The public-spending battle has been suspended for the party conference, but the struggle for reductions to make room for tax cuts in next month's Budget will be restarted next week by Kenneth Clarke.
The Chancellor, who addresses the conference tomorrow, will chair the meeting of the Cabinet EDX committee on public expenditure to thrash out the final savings on the pounds 262.8bn budget allocated for next year.
The BSE crisis has caused a sharp rise in spending, virtually wiping out the contingency reserve for this year, but the Chancellor is keeping a tight rein on spending commitments at the conference.
Mr Dorrell yesterday was unable to give any firm date for the White Paper but confirmed that legislation to expand family doctor services would be in the next Queen's Speech.
The Treasury is anxious to ensure that the expansion of the family doctor services will be cost-effective. The White Paper will precede the legislation under which there will be pilot schemes allowing GPs to offer a wider range of services, more consultants to hold clinics in GP surgeries, and hospitals to employ GPs where there is a local need.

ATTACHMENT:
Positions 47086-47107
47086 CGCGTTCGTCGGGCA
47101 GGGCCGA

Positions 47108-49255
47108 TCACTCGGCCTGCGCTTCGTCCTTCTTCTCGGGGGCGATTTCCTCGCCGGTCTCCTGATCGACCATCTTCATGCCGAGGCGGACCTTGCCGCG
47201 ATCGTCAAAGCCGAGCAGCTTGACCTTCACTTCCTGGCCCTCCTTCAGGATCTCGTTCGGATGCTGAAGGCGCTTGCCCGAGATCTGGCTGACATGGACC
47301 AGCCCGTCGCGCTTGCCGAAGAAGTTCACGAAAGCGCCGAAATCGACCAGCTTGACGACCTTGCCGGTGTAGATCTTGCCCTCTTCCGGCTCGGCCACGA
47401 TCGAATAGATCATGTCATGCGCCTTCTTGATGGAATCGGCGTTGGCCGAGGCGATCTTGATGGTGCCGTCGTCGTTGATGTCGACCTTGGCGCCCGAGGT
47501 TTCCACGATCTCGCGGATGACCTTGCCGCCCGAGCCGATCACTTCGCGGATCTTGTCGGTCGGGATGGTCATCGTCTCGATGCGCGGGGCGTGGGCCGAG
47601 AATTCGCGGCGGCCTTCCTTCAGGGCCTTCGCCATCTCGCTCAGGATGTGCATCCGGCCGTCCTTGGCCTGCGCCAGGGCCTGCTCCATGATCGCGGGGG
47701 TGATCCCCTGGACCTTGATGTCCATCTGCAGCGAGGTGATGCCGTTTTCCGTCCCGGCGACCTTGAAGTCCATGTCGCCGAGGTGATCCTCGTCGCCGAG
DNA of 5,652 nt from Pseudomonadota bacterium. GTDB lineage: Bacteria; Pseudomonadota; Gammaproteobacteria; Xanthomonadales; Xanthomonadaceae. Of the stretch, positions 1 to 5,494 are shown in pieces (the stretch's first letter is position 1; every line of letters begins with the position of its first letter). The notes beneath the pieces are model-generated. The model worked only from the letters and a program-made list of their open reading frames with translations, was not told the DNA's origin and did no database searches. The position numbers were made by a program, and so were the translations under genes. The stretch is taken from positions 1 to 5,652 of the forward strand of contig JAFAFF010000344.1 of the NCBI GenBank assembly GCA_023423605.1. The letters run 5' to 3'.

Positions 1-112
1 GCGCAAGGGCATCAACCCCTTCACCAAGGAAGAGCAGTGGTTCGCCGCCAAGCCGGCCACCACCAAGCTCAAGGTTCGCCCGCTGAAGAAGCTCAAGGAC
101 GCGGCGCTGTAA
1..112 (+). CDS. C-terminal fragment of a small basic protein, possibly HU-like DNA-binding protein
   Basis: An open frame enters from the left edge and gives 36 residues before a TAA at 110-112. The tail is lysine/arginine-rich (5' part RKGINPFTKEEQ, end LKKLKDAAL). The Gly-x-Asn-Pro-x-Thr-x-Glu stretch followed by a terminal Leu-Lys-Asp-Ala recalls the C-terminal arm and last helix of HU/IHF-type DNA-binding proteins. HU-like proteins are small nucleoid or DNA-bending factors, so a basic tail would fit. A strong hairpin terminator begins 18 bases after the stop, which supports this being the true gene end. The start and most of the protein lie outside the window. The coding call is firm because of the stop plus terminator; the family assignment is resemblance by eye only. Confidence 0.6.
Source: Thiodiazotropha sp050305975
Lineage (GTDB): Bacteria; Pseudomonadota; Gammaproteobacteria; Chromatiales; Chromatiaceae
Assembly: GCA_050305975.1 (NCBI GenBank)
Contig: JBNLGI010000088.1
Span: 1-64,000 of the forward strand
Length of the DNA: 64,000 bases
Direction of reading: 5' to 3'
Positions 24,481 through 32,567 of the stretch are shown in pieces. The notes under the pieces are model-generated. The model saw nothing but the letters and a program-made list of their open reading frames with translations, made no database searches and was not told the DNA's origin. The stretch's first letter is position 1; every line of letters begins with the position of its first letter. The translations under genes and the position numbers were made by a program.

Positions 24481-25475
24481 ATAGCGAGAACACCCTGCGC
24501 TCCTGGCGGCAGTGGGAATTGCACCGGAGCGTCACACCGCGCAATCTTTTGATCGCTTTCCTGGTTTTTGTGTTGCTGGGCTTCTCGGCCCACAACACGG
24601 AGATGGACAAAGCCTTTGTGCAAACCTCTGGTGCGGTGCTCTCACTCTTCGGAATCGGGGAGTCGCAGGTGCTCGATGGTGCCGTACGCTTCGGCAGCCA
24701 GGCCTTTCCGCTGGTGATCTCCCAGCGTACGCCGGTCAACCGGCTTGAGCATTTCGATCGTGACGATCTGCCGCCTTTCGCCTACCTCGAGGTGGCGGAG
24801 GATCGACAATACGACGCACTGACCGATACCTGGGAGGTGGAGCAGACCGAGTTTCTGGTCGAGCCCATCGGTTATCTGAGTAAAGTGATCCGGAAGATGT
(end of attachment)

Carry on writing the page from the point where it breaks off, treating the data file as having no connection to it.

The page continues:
Mr Dorrell also confirmed that he is postponing until after the general election the scheme to spare the elderly being forced to sell their homes to pay for long-term care.
The Prime Minister had given a pledge to defuse a row over the issue among Tory supporters. Mr Dorrell produced a "partnership" plan to enable the elderly to keep capital assets if they took out insurance long-term care.
Mr Dorrell last night confirmed that the legislation will be published in draft form next month, and it will not be enacted until after the election. "It would be a great mistake to introduce legislation on a complex set of issues without having ensured it is right," he said. "The right way forward for that legislation is to publish a Bill in draft."
The Health Secretary yesterday also faced open criticism of the failure of care-in-the-community services.
Doing away with a conventional conference speech, Mr Dorrell held an hour-long question-and-answer session and faced repeated demands for action to end "bed blocking" by elderly patients who cannot be released from hospital because there is no place for them in the community.
Leaders of the Conservative Medical Society, normally guaranteed to offer friendly questions, highlighted the deep concern in the NHS at the numbers of elderly people who are occupying hospital beds because the social services departments have failed to provide care-in-the-community places for them.Reuse content